On Wednesday, June 26, Governor Janet Mills signed into law a pair of troublesome renewable energy bills: LD 1679, “An Act To Promote Clean Energy Jobs and To Establish the Maine Climate Council,” a Governor’s Bill sponsored by Senator David Woodsome of York; and LD 1494, “An Act To Reform Maine’s Renewable Portfolio Standard,” sponsored by Senator Eloise Vitelli of Sagadahoc. Both bills attempt to promote clean energy production by expanding the power of state government and providing handouts to certain renewable energy providers.
The bill sponsored by Sen. Woodsome establishes a new climate change bureaucracy, proposed by Governor Mills earlier this year, comprised of 39 members—35 of whom will be directly appointed by the governor.
The council has no shortage of members and no shortage responsibilities. The objective of this new 39-member Climate Council will be to, “Design, coordinate and integrate sustained energy efficiency and weatherization programs.” Some additional responsibilities of the council include recommending legislation, developing “broad public and private partnerships” and creating new incentives (subsidies) to encourage increased energy efficiency and reduced carbon emissions.
Undoubtedly the most unnerving aspect of the new council is its funding source, which resembles other entities previously established by state government. The bill states that the Climate Council can “solicit and accept funds from any source, public or private, to fulfill its responsibilities under this section..”.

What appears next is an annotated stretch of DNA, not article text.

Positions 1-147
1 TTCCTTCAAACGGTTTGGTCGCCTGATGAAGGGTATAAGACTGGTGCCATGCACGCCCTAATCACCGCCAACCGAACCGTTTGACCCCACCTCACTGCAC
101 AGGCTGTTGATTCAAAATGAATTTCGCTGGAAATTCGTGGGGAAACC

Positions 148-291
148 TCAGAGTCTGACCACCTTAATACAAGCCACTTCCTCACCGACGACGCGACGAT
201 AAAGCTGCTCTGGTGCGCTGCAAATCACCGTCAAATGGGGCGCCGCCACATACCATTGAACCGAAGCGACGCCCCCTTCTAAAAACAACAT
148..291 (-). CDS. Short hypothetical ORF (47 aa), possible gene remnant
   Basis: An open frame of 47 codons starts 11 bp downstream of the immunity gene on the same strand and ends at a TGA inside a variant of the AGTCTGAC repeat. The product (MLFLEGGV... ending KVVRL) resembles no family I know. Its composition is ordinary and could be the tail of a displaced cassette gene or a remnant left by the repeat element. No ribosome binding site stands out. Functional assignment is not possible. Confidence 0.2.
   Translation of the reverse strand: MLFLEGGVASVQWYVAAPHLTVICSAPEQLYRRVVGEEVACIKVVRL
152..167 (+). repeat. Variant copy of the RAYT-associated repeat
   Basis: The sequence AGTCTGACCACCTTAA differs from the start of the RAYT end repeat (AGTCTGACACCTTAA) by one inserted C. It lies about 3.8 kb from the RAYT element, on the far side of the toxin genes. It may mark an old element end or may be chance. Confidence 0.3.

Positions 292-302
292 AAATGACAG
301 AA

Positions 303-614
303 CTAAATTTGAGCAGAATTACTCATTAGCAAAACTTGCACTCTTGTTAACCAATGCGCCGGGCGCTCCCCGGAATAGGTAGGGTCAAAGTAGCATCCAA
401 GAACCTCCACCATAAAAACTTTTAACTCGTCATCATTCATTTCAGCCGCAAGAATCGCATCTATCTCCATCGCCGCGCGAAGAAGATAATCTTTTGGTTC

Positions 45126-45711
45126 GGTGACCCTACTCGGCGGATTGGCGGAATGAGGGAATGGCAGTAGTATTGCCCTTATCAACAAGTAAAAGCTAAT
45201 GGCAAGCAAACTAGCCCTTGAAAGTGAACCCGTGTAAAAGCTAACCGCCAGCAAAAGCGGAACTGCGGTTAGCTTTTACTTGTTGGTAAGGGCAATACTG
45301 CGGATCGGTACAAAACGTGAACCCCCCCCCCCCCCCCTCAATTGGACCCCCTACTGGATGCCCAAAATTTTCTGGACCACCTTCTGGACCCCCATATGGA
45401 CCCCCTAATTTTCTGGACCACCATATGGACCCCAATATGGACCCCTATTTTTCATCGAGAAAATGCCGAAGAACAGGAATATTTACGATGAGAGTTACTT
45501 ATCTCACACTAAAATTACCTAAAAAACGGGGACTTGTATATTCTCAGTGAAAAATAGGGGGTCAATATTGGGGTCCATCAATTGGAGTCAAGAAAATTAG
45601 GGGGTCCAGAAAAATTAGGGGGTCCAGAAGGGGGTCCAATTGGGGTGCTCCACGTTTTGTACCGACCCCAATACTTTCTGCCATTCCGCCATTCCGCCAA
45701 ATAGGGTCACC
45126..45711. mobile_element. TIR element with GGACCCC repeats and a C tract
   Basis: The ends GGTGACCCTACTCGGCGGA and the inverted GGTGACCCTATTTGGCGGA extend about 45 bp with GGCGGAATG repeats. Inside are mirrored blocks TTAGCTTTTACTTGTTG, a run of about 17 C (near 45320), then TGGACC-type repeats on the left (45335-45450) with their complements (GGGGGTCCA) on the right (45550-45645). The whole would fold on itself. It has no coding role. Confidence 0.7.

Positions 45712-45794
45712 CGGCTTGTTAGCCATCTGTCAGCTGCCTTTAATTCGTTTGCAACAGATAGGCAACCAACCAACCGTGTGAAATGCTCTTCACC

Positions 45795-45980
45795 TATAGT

Allowing the council to receive funds from sources both public and private is worrisome given the council’s expressed responsibility to influence legislation under the dome, which, as previously mentioned, is to include developing new incentives for reducing carbon emissions. The bill included an emergency preamble, meaning it became law when the governor endorsed it with her signature.
Sen. Vitelli’s bill, LD 1494, establishes new mandates regarding the percentage of retail sales electricity that must come from renewable resources. The language of the bill requires 80 percent of Maine’s retail electricity sales to come from renewable resources by 2030 and 100 percent by 2050. In order to meet these mandates, LD 1494 lifts the 100 megawatt cap on solar energy while leaving it in place on other forms of renewable energy (with the exception of wind, which was already exempt from the 100 megawatt cap).
Perhaps the biggest flaw of LD 1494 is that it picks winners and losers in Maine’s energy sector. The law allows some renewable energy producers to play by different rules than others. With LD 1494 signed into law, wind and solar energy are now the only two renewable energy sources in Maine not subject to an arbitrary cap on production capacity. This is the result of big, powerful solar and wind lobbies in Augusta, not of competitive market forces.
Another bill was brought forward this session (LD 1027) to remove the 100 megawatt cap on hydroelectric energy, however it was shot down in committee and voted down in both chambers. In fact, some lawmakers who supported lifting the cap on solar opposed lifting the cap on hydroelectric sources. Government should be fair and consistent, either capping all renewable energy sources at 100 megawatts or none at all (in this case, none at all).
The inconsistency in these rules is further complicated by the fact that the newly established Climate Council will be recommending legislation, while at the same time receiving funds from any source willing to donate to it. How long before the Climate Council, like our legislature, is exploited by renewable energy lobbies to change the laws under which they must operate for their own benefit (and at the expense of ratepayers)?
Producing more clean energy is a laudable goal, but it shouldn’t be accomplished through crony capitalism. Simply put, government should have no role in propping up certain industries. It should be left to the free market to determine which energy sources provide the best value to consumers.